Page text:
Of the many reactions to the impending sugar crisis, the one I liked the most was that of Vice President Noli de Castro. Responding to a question posed by a television reporter who obviously was angling for a provocative statement by the way she asked the question, the Vice President retorted nonchalantly “People should use less sugar then.” The advantage of someone who is not running for an elective post is that he can speak with candor and sincerity, as he does not have to pander to populist notions or try to please as many stakeholders as possible.

Of course, the government should make sure that there is healthy balance between supply and demand of most commodities. That’s its job. We should ensure that there is ample supply of sugar for those who are dependent on the stuff.

But perhaps the shortage can also be used as a great opportunity to strongly remind people (like me, I must add) of the harmful effects of sugar. I know. Sugar consumption has become a social issue such that some people actually think their ability to turn up their noses on the stuff is a reflection of how virtuous they are. But there is no denying the fact that excessive indulgence in sugar accounts for many of the major health problems plaguing the world today. There’s obesity, diabetes, hypertension, even hyperactivity among children.

I don’t recall the actual statistics now but most experts have predicted that a certain percentage of our kids today will be diabetic by the time they reach a certain age. When we consider the enormous amount of sugar we feed them everyday—from candies to softdrinks and juices, even to sweet spaghetti, the prediction makes sense.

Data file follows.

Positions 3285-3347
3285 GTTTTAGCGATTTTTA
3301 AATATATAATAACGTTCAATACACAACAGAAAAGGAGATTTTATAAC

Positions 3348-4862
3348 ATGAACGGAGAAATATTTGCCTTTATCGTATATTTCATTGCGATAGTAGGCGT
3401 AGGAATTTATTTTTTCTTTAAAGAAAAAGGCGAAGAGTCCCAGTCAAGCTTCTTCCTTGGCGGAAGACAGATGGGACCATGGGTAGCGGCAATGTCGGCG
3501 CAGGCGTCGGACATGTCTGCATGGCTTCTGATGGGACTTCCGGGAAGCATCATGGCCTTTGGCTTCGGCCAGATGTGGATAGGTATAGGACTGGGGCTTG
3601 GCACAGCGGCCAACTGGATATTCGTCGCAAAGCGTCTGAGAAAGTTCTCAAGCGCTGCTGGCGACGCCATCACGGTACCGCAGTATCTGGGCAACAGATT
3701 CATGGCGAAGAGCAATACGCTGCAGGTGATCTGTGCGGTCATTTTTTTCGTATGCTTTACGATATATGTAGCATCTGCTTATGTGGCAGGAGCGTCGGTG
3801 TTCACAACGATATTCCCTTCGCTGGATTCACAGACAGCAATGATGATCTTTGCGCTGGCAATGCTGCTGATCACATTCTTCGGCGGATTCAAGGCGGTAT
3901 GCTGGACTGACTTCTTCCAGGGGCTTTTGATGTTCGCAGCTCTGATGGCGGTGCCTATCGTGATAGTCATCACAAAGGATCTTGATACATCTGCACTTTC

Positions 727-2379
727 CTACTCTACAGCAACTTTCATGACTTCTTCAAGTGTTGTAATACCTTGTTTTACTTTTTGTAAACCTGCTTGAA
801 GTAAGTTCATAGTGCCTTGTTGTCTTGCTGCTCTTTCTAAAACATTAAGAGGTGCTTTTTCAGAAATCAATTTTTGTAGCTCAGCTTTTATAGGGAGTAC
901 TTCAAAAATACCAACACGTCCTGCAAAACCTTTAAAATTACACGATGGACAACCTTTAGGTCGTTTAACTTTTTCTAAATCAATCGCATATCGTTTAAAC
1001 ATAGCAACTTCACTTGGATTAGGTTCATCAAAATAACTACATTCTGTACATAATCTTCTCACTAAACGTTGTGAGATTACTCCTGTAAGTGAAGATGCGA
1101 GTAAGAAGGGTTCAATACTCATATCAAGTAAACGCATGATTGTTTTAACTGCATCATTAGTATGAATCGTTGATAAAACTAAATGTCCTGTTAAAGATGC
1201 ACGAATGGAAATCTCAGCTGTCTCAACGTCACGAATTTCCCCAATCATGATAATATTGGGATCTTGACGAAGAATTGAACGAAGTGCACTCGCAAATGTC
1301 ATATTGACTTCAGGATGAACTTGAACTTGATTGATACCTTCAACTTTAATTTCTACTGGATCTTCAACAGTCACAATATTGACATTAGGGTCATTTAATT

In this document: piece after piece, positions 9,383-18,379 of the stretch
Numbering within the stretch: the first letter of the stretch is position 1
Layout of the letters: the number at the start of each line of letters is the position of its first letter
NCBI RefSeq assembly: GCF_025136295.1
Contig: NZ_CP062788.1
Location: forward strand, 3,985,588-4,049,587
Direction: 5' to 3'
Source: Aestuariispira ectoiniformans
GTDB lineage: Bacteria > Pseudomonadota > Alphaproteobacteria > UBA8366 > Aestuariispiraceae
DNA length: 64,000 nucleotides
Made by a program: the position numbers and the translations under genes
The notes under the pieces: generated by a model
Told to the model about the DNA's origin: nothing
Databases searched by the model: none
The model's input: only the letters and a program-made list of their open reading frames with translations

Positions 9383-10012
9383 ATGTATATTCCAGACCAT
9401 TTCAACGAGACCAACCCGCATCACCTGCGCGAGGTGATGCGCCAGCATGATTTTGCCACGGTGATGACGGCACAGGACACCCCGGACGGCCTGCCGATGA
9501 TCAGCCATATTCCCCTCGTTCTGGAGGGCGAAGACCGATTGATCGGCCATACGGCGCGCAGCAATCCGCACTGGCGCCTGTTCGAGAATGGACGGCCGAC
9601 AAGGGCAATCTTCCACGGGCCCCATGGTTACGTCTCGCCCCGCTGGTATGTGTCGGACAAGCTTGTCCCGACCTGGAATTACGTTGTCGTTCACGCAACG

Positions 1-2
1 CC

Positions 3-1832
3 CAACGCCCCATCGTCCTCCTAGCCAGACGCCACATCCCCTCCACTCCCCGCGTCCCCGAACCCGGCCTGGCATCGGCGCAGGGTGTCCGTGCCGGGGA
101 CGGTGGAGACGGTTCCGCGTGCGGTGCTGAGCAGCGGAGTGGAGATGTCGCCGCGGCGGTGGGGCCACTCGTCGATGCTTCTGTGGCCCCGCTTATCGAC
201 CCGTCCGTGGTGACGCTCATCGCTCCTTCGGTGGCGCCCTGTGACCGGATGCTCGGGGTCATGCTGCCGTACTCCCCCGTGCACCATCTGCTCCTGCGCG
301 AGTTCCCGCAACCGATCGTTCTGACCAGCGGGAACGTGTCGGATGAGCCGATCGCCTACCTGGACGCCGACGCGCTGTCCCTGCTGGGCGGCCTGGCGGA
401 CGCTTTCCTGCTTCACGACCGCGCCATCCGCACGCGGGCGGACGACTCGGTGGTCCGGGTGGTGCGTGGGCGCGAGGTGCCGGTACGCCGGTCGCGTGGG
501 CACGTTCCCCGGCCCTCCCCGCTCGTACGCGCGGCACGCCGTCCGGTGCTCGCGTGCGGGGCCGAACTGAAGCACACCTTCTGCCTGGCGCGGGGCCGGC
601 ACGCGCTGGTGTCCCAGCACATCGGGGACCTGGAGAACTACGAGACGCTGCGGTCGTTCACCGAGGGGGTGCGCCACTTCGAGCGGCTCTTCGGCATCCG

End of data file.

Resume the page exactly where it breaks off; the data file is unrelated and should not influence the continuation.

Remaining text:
I am aware that are there studies now that point out that sugar is actually the healthier alternative compared to synthetic sweeteners; that the negative consequences of ingesting the real thing made from sugarcane is actually less toxic. For a while there, rumors about how certain artificial sweeteners were carcinogenic persisted. Companies have since come up with better, supposedly healthier sweeteners as options although there’s a whole group of consumers out there who insist that the supposed safety of these sweeteners are not 100 percent guaranteed—nobody really knows the long-term harmful effects of these artificial products.

So when we come to think about it, it’s ironic that our choices have been narrowed down to which one is the lesser evil. A friend told me that this is the sad fact about life in this millennium—most of our choices boil down to which evil we can live with. It’s a choice between a lifestyle devoid of sweet things or longer life. Between diabetes and crankiness. For people like me who are desperately trying to get weaned from a sugar addiction, this is a dilemma that we face every minute of our existence.

1 comment:

Contents under pressue said...

As a man who comes from a family with a history of diabetes, I couldn't agree more with Noli.

It's quite simple - just cut down on our consumption on foods heavy on sugars, such as soft drinks, juices (I never drink unless it's freshly squeezed), and pastry.

I've begun swapping out my sugar for coffee with either brown sugar or honey as well. Taking it black is also good.